Reducing the cost and hassle of roaming between EV charging networks will increase the use of public charging stations, which will result in more charging stations being made available, and in turn higher levels of EV adoption.

Makers Make Progress

Efforts to expand EV charging in the United States are slowly paying off, thanks in part to the work of the EV manufacturers themselves.  Nissan is offering free public charging to buyers of the LEAF and convinced competitors ChargePoint, Car Charging Group, AeroVironment, and NRG to each support its EZ-Charge card.  BMW’s ChargeNow program offers a single card for paying at stations from ChargePoint and NRG’s eVgo network, as well as other partners internationally.

Not all partnerships in the area have worked out; ChargePoint launched an ill-fated joint venture with ECOtality in 2013 called Collaboratev that would have streamlined payment processes across both networks, had ECOtality not gone bankrupt only a few months later.

While proprietary payment systems make business sense for the charging networks, they hurt more than help EV owners and automakers.  If the expected millions of EVs are to rely on public charging, roaming between networks should be as simple as roaming between mobile phone networks or getting money from any ATM.  These recent developments provide hope that such interconnections are starting to emerge.

 

Electric Turbochargers: The Next Big Thing in Fuel Efficiency

— October 23, 2014

The key to the next major advance in internal combustion engine fuel efficiency could well be the electric turbocharger.  At a recent fuel economy technology showcase at the U.S. Environmental Protection Agency (EPA) National Vehicle Emissions and Fuel Lab in Ann Arbor, Michigan, Valeo showed off the motor-driven turbo it will supply to an unannounced automaker.  The first production applications are scheduled to begin arriving in 2016, according to the company.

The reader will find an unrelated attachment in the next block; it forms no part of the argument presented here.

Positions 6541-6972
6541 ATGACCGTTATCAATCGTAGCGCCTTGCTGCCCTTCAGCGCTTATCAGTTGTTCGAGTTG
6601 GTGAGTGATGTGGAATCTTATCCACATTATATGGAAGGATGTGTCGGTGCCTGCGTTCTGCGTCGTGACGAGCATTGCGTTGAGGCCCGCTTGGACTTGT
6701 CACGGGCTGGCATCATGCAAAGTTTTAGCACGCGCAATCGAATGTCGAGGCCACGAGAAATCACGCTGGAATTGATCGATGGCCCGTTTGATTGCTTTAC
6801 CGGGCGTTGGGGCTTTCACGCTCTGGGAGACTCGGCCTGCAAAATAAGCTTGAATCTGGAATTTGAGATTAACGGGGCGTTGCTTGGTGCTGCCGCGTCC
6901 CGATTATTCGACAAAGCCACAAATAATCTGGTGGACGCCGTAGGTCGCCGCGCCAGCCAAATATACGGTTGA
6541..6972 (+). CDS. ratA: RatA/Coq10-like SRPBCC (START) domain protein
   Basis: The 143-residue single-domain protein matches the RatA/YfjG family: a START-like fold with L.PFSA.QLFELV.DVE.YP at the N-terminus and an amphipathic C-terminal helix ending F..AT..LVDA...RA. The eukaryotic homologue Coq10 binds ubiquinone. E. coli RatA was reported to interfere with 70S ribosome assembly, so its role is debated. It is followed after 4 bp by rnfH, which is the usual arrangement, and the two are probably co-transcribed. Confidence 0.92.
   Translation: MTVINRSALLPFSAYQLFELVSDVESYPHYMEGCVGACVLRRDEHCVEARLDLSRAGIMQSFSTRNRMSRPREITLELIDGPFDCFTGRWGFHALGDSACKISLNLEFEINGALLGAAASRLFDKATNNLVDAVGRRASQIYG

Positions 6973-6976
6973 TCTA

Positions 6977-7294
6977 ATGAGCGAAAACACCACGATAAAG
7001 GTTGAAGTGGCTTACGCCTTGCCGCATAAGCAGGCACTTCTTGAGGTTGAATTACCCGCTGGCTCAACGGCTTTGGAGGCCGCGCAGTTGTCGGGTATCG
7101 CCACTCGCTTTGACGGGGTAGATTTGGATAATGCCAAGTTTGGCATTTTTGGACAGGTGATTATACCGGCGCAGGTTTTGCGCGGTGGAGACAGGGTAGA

The aggressive expansion of fuel efficient technologies, such as electrification, multi-speed automatic transmissions, and engine downsizing, has played a major part in increasing miles per gallon.  The average fuel economy of the American new light duty vehicle fleet has improved by almost 25% over the past decade.  Meanwhile, gasoline direct injection and turbocharging have enabled engineers to cut engine displacement by 30% or more without sacrificing the performance that drivers have come to expect.  As of the 2014 model year, approximately 75% of Ford gasoline and diesel engines globally are turbocharged while 85% of Volkswagen engines are boosted.

Response Time

Part of the concept behind boosted engines is to use smaller engines with turbochargers that provide performance on-demand.  There has always been an inherent time lag, however, between the time the driver presses the accelerator and the generation of enough extra exhaust gas to spin up the turbo and provide boost.  Mechanically-driven superchargers eliminate much of the lag at the cost of substantial friction at higher speeds.

Replacing the exhaust-driven turbine side of the turbocharger with an electric motor provides a number of advantages, most notably in packaging, responsiveness, and operational flexibility.  One of the fuel economy benefits Valeo highlights is the combination of an electric turbo with the cylinder deactivation – i.e., the ability to shut off multiple cylinders under light loads in order to improve fuel efficiency.

The fuel savings achieved by shutting off unneeded cylinders can be quickly lost when driving on roads that aren’t completely flat.  Even a mild grade can cause an engine to switch back to running on all cylinders in order to produce enough torque to maintain speed.  “With an electric turbo, the engine management system can request small amounts of boost on-demand to increase torque while climbing a grade while keeping as many as half of the cylinders inactive,” Ronald Wegener, application engineering manager with Valeo, told me.  “This can yield up to a 10% improvement in efficiency.”

Valeo has developed versions of the device for both 12V and 48V electrical systems so that the turbo can also be used as part of a mild hybrid system during off-throttle conditions.  Intake air flowing through the compressor drives the motor to generate electricity, charging the battery.  Audi is using this as one of the two forms of energy recovery on its Le Mans-winning R18 e-tron race car.  Many of the current crop of Formula One cars have also adopted this approach.  Earlier this year, Audi announced that the next-generation Q7 TDI, scheduled for model year 2016, would be its first production application of the technology.